Many years ago in my life I was in a situation that I didn’t like. I was a teenager, struggling not only with being a teenager but also with some serious mental health issues. I remember at the time feeling like I was doing everything I could and being extremely frustrated that, despite my efforts, my life did not change.

At some point during this time period I was given this poem:

I think the first time I was given it, I didn’t even read it. I was given this poem on several other occasions as a teenager. Eventually I read it but, seriously?, this person is stupid! Just don’t walk into the hole, right?

Later, as an adult, still struggling with many of the same issues that plagued me as a teenager, I was again given this poem.

Reading it, I understood that the person in the poem wasn’t actually walking into a hole in the sidewalk. It was a metaphor. And it made a lot of sense.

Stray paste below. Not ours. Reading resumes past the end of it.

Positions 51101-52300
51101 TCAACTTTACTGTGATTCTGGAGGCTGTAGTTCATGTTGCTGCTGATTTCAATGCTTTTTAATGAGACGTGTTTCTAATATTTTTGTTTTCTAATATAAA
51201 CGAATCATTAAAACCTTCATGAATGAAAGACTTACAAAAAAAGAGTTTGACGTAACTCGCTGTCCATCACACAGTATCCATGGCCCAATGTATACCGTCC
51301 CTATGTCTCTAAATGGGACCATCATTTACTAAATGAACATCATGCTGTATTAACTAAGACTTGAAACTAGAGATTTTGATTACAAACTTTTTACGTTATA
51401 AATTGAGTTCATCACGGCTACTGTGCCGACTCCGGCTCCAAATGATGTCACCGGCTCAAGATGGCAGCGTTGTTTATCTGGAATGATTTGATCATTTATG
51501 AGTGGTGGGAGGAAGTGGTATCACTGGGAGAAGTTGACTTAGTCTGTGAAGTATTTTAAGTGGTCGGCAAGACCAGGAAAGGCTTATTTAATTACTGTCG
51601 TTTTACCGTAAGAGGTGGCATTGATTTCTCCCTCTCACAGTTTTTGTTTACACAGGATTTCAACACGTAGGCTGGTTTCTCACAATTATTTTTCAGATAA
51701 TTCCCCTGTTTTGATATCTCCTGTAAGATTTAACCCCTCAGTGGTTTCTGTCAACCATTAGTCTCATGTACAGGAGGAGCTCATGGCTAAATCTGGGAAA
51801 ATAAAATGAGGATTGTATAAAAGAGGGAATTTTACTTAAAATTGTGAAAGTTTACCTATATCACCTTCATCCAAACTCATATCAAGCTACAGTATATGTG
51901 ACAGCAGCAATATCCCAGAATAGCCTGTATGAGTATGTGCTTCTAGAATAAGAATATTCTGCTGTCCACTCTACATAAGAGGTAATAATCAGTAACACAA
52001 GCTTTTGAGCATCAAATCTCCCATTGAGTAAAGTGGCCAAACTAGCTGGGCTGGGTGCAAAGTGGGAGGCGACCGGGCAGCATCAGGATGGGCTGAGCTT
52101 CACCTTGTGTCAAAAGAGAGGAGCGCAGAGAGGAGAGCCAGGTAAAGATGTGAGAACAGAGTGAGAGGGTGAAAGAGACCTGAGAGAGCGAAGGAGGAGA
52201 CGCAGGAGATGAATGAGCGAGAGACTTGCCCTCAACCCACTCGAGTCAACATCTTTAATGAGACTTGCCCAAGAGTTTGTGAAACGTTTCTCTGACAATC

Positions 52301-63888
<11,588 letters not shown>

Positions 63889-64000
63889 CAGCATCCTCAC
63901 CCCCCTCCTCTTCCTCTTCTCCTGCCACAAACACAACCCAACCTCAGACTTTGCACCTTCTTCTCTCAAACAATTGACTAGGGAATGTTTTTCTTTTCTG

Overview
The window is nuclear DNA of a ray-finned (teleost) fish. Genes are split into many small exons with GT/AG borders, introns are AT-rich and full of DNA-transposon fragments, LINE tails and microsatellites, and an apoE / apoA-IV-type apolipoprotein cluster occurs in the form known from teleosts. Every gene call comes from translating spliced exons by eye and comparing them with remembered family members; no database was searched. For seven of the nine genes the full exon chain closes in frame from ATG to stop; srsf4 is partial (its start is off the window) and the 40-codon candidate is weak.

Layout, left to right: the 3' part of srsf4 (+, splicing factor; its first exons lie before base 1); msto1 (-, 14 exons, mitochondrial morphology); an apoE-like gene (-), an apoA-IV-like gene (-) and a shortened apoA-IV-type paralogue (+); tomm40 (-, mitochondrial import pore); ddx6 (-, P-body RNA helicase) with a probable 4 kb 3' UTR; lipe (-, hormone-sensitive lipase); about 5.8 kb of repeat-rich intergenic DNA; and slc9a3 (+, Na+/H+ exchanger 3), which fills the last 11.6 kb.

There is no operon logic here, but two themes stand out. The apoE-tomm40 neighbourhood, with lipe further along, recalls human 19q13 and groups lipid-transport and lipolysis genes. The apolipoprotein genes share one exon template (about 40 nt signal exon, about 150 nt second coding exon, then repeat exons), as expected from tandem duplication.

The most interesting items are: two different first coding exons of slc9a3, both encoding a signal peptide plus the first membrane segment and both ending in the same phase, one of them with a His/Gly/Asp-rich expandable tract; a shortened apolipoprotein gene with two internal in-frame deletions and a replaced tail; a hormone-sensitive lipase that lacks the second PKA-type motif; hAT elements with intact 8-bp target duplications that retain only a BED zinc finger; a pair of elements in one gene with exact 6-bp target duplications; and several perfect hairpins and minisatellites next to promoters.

The title of the poem, “Autobiography in Five Chapters” is aptly named. I won’t dissect the poem because, like most poetry, each person interprets it in their own way. However, I will discuss the implications to change.

Change really centers on a few things. First, we must realize that there are things that we cannot change and that we have no control over. Next, we must be aware of our own actions and behaviors and acknowledge them as our own choices and responsibility. And last, we must desire and have the courage to make different choices.

It’s obviously an over simplified description of a life-long, complex process. As a teenager I viewed my life much as the second verse in the poem. I continually made the same choices and was surprised that I was in the same place. It simply wasn’t my fault.